Poetry and Identity in Quattrocento Naples approaches poems as acts of cultural identity and investigates how a group of authors used poetry to develop a poetic style, while also displaying their position toward the culture of others. Starting from an analysis of Giovanni Pontano’s Parthenopeus and De amore coniugali, followed by a discussion of Jacopo Sannazaro’s Arcadia, Matteo Soranzo links the genesis and themes of these texts to the social, political and intellectual vicissitudes of Naples under the domination of Kings Alfonso and Ferrante. Delving further into Pontano’s literary and astrological production, Soranzo illustrates the consolidation and eventual dispersion of this author’s legacy by looking at the symbolic value attached to his masterpiece Urania, and at the genesis of Sannazaro’s De partu Virginis. Poetic works written in neo-Latin and the vernacular during the Aragonese domination, in this way, are examined not only as literary texts, but also as the building blocks of their authors’ careers.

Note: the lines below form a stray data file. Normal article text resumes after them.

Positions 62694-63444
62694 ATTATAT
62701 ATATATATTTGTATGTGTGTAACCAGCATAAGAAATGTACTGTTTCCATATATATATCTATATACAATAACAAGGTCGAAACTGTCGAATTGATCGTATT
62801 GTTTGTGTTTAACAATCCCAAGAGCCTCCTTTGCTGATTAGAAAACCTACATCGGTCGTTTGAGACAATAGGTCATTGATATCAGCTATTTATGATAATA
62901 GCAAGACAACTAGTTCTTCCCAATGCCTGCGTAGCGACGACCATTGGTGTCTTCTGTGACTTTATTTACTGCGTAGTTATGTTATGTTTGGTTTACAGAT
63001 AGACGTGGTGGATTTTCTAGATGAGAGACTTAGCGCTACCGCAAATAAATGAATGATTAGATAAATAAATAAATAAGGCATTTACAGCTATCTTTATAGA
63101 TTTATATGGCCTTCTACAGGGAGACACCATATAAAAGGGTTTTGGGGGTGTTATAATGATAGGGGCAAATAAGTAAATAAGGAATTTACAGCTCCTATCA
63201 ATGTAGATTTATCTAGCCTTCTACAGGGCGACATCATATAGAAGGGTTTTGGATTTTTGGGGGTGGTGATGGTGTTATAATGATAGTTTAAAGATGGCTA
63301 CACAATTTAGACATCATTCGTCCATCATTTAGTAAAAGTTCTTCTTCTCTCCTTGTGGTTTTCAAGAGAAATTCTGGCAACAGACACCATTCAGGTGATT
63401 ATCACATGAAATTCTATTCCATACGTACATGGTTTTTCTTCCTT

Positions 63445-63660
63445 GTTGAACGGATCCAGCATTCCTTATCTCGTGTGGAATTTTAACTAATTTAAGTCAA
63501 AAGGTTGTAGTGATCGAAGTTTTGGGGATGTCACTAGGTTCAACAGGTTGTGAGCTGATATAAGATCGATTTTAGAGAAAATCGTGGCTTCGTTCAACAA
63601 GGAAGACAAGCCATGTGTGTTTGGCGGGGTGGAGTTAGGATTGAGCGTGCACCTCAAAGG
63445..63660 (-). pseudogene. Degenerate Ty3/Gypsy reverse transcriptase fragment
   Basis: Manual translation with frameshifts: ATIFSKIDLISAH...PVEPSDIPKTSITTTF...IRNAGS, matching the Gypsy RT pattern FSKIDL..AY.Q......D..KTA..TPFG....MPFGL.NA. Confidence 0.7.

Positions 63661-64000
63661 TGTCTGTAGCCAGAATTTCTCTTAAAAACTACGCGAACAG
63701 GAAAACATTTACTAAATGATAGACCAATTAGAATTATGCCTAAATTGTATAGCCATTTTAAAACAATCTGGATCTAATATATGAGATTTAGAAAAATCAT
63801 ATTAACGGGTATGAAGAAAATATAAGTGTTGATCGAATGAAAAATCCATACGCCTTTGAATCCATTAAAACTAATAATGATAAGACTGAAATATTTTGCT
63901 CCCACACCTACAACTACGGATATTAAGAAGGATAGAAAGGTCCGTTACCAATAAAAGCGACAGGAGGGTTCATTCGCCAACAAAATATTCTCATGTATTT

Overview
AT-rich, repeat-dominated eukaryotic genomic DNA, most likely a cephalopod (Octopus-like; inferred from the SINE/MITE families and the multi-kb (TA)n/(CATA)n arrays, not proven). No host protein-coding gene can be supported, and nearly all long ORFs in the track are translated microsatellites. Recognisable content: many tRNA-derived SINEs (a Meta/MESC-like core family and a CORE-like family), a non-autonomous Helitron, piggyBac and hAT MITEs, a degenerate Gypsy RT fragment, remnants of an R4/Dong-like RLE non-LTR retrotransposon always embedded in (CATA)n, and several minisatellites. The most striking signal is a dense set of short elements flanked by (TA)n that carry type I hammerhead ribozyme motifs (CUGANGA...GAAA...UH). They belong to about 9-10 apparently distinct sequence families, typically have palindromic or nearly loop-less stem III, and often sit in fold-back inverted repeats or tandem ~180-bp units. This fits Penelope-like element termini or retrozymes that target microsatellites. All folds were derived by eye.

'There is a veritable Pontano industry in current scholarship, such that it is difficult to say something really new about this author and the literary culture of Renaissance Naples. Soranzo has succeeded in doing so, within a methodological framework that will provoke thought for the readers of SHARP News, no matter what their field of specialization.' SHARP News 'Matteo Soranzo’s book provides an original and welcome take on a series of texts from a specific period, the cultural world of Aragonese Naples. … the book is a must read, as much for scholars of Neapolitan history as for those interested in neo-Latin literature and Italian studies.' Renaissance and Reformation 'The great merit of this book is to bring together scholarly writing that will reach a wider audience of enlightened amateurs, by contextualizing Neapolitan humanism within cultural studies of early modern Europe.' Renaissance Quarterly 'Frequently neglected in studies of fifteenth- and sixteenth-century Italian poetry, the social and political status and associations of writers, and the material diffusion of their works, provide the context from which Matteo Soranzo investigates poetry in Aragonese Naples.' Parergon